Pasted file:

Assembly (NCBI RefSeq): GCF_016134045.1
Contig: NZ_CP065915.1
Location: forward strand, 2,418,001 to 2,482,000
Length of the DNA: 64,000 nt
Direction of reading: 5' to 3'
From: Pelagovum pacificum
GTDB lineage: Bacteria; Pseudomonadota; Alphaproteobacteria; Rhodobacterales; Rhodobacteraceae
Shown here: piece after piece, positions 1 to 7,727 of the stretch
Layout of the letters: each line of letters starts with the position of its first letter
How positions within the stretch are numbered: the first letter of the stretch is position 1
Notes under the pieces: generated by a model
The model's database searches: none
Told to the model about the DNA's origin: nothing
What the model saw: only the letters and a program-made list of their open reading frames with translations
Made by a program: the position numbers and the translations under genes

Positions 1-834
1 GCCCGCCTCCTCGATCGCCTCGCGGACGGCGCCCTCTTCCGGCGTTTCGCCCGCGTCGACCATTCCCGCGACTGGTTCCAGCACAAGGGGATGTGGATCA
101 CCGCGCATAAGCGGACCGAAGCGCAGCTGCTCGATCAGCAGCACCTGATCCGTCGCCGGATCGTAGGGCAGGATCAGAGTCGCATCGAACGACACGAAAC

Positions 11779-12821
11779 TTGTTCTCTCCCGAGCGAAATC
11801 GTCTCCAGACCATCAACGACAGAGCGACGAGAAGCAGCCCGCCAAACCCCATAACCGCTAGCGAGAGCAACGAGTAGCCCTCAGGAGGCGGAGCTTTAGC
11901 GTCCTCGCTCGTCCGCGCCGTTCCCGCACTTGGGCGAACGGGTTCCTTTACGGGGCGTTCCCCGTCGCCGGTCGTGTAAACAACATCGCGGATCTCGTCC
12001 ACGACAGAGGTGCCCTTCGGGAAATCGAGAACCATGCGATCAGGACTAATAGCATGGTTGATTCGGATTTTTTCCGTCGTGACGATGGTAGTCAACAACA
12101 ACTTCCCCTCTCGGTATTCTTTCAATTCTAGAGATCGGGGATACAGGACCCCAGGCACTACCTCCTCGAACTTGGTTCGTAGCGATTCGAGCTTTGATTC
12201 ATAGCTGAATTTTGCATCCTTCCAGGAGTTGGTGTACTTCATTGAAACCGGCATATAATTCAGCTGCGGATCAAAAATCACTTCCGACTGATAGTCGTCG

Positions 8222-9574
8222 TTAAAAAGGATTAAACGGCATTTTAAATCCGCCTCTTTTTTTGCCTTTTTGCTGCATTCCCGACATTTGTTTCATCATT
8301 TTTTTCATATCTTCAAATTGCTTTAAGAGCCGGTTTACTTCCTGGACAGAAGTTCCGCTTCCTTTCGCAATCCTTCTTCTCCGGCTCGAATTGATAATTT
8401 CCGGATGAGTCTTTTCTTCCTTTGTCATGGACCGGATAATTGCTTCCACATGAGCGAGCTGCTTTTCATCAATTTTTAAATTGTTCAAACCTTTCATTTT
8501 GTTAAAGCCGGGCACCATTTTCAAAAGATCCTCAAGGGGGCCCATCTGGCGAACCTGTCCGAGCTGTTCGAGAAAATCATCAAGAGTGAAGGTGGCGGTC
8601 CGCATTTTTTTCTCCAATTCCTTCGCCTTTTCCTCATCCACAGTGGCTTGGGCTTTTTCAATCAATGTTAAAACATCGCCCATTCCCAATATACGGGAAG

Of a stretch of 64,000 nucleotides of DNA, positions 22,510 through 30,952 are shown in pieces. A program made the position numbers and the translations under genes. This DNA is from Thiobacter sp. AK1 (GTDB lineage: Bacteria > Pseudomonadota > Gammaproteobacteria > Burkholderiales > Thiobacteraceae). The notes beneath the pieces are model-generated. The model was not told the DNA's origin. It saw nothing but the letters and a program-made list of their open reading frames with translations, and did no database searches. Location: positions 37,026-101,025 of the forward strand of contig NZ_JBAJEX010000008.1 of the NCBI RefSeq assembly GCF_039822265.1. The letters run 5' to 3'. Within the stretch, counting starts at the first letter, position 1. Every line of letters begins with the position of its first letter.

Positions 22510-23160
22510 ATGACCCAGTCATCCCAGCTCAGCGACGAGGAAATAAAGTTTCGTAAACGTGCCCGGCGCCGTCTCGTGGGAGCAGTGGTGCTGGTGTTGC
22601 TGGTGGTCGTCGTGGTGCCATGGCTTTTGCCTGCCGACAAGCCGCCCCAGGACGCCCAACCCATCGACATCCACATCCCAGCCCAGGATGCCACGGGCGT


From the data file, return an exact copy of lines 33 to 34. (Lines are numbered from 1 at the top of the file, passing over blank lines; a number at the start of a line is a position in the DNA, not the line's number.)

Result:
Positions 22510-23160
22510 ATGACCCAGTCATCCCAGCTCAGCGACGAGGAAATAAAGTTTCGTAAACGTGCCCGGCGCCGTCTCGTGGGAGCAGTGGTGCTGGTGTTGC